What is a safe and functional circus arts practice space? A new guide is published in the fall of 2023 in Quebec called “Guide d’aménagement des espaces de formation et des équipements circassiens” (Guidance on space development for circus training and equipment). This document presents obligations, requirements, usage recommendations, and respect for good practices.
Two years of work
In 2019, the Ministry of Culture and Communications of Quebec mandated the École nationale de cirque of Montréal (ÉNC) to structure, develop, and enhance the teaching and training programs and guidelines from recreational to preparatory circus arts in Quebec. My colleague from Centre de recherche, d’innovation, et de transfer en arts du cirque (CRITAC), Fred Gérard, began this project to produce a document at the beginning of 2020. Fred has been a circus equipment designer for more than 33 years and has worked for Cirque du Soleil, Franco Dragone, Archaos, and many other companies. He also was the technical director of the Centre national des arts du cirque de Châlons-en-Champagne- France (CNAC), from which he graduated in 1989 before joining the team of CRITAC as a designer of equipment and performance environments.
The first step of the project was to put together a team of experts, a writing committee, and a review committee. A total of 24 people, including myself, participated in the development of this document. Next, the group sought approval for the document’s layout, design style, structure, and themes. While the original goal was to develop a certification program, the team quickly realised the depth of formal regulations in circus arts did not allow for this, Fred notes: “If they wanted a magic guide, meaning that anyone who reads it can claim to do acrobatic rigging, then no, that was not an option. We could only advise or recommend respecting obligations and good practices.”
This change of direction was followed by drafting the document. Two rounds of revisions and more than 2,000 comments were considered, ultimately resulting in the final 123-page document produced in June of 2022. The document was then given to ÉNC and En Piste (National Circus Arts Alliance) who are developing a diffusion plan for an official release on October 14, 2023. Aware that translating the document from French to English may consequently increase its reach, the steering committee is currently looking into such an opportunity.
What can you find in this document?
Intended for project initiators, directors, or stakeholders concerned with circus disciplines, this document provides guidance in developing practical and safe training spaces for the circus arts. This guide is primarily aimed at recreational, academic, and preparatory (before professional) circus training. Although the document is aimed at Quebec, most of the recommendations are valid elsewhere in the world.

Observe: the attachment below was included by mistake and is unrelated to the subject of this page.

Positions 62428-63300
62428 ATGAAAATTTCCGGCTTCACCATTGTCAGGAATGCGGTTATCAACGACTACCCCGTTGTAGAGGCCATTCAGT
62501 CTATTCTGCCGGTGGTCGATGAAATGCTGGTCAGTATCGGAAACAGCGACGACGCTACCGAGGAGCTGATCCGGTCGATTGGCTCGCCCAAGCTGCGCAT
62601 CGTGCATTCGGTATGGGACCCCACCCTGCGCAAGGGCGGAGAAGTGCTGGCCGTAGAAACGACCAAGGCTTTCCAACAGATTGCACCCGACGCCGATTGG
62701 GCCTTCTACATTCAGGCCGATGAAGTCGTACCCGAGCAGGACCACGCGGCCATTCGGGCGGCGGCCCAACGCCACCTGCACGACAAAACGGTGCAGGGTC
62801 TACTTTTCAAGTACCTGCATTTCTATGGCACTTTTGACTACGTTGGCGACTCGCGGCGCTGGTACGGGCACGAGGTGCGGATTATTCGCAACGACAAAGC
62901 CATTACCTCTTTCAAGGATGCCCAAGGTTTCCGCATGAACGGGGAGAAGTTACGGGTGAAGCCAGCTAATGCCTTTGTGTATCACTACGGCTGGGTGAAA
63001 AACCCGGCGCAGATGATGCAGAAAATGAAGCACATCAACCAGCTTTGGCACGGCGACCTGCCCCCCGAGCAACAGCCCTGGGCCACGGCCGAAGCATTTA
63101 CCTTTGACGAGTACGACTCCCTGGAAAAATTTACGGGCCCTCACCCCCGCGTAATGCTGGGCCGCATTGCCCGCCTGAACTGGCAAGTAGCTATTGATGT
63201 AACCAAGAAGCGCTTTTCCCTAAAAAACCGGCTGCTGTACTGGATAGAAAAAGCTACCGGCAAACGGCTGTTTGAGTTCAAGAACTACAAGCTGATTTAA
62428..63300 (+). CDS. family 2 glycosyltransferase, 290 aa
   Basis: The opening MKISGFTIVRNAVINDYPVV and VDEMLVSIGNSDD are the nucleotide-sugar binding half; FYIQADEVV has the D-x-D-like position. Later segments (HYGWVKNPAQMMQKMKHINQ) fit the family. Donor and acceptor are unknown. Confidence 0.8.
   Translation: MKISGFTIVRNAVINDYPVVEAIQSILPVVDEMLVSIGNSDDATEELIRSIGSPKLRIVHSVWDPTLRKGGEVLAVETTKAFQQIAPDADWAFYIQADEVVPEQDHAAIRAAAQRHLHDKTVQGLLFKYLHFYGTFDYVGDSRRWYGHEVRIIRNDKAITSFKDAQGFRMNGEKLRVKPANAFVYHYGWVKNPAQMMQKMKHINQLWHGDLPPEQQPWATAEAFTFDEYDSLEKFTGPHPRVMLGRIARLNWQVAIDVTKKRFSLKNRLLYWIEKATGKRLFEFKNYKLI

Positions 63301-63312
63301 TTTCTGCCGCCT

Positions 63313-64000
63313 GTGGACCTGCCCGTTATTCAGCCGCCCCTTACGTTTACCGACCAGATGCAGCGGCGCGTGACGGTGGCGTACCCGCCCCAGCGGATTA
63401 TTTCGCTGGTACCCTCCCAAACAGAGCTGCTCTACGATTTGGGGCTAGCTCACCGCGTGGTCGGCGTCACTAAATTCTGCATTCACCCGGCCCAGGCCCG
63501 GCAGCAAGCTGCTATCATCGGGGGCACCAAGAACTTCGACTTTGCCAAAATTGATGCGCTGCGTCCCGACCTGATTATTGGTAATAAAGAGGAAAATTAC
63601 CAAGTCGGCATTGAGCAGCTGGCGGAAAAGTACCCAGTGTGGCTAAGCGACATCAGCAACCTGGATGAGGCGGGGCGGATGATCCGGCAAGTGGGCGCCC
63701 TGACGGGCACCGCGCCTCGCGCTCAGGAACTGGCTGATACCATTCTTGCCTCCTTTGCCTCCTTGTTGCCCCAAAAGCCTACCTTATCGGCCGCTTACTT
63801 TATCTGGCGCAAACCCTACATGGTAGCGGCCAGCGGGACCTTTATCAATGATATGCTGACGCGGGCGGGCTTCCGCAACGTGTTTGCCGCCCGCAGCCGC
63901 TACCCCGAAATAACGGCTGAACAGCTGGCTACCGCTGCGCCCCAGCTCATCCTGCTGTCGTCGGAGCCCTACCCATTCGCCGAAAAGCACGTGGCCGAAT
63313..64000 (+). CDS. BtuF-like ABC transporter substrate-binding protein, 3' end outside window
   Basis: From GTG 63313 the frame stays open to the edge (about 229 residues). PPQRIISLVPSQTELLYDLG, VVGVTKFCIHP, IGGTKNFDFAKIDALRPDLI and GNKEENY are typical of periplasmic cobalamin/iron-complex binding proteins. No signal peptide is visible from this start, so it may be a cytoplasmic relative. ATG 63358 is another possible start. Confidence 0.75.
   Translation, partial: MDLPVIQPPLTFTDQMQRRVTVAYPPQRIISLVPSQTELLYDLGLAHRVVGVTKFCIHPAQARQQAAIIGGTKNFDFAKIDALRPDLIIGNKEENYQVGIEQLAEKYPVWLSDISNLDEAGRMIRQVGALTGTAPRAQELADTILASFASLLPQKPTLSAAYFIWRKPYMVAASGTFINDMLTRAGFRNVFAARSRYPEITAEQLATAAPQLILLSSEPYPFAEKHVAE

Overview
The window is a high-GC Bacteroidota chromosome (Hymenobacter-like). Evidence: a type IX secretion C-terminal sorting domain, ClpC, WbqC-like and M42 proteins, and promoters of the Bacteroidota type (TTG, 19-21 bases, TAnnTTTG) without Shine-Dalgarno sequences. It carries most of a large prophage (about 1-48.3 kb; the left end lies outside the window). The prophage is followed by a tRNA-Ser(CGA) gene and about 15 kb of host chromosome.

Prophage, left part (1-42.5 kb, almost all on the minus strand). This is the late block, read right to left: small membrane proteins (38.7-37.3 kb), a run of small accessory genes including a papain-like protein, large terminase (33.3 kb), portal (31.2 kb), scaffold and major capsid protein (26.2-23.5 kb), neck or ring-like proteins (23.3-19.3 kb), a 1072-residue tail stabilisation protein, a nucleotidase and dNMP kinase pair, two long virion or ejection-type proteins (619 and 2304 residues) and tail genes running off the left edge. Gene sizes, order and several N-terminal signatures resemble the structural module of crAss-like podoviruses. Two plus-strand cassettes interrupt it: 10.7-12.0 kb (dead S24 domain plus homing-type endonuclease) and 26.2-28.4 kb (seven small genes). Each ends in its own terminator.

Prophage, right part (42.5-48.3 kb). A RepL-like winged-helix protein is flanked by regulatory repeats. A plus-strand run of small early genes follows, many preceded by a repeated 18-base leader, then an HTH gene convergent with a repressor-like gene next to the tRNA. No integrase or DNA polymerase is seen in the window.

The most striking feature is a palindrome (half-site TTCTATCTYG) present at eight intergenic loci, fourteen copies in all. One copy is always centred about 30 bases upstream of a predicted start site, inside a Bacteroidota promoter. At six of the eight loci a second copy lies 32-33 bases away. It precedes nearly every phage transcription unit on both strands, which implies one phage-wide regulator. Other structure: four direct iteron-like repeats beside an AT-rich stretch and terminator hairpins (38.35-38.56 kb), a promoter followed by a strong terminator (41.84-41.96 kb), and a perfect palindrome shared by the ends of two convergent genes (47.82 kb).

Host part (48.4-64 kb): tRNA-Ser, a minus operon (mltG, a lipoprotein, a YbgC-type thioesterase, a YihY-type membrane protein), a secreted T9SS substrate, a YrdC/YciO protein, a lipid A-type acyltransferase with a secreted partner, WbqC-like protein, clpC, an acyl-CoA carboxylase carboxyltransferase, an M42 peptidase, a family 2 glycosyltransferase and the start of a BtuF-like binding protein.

The objectives of this guide are to improve the safety of all circus practitioners and to highlight best practices while reducing hazards in circus for all stakeholders. We hope that this guide will lead to pertinent questions and dialogue between all stakeholders involved in circus including directors, designers, owners, technicians, managers, artists, teachers, etc.
Faced with the absence of standards or regulatory texts specific to the circus arts, this guide helps to explain the existing legal references from sports, work environments, or building codes in order to answer the questions of professionals. Recommendations on best practices for circus disciplines are presented and include those that are used by the majority of the circus community, both academic and professional.
The first part of the document focuses on facilities and buildings, with specific details related to the building size, walls, ceilings, grounds, light, circus tents, etc. Then, each discipline is analyzed, explaining the type of equipment required, the cost, and the technical specifications. The last part deals with the setup, disassembly, and maintenance of installations.
Towards more places to practice circus arts
Over the past thirty years, the circus arts have undergone a major transformation, both in terms of artistic forms and the transmission of practices, moving on from a generational or familial mechanism of transmission in traditional circus.
The director of the ÉNC, Éric Langlois, commented: ‘’This book is a must-have resource for circus arts education professionals, as it synthesizes, documents, and presents best practices in a clear and concise manner. It provides accurate and comprehensive information, enabling readers to improve their skills and understanding of the requirements for developing and maintaining circus teaching facilities and equipment.’’
We hope that this guide will be easy to use in order to advise and accompany you or any project leaders from all horizons in the practical aspects of the various circus disciplines. Its objectives are to contribute to improved safety, reduce hazards, and raise awareness for all those concerned with the various stakes of circus practices.
Main Image: Acrobat performing in rope at École nationale de cirque @ Marie-Andrée Lemire...
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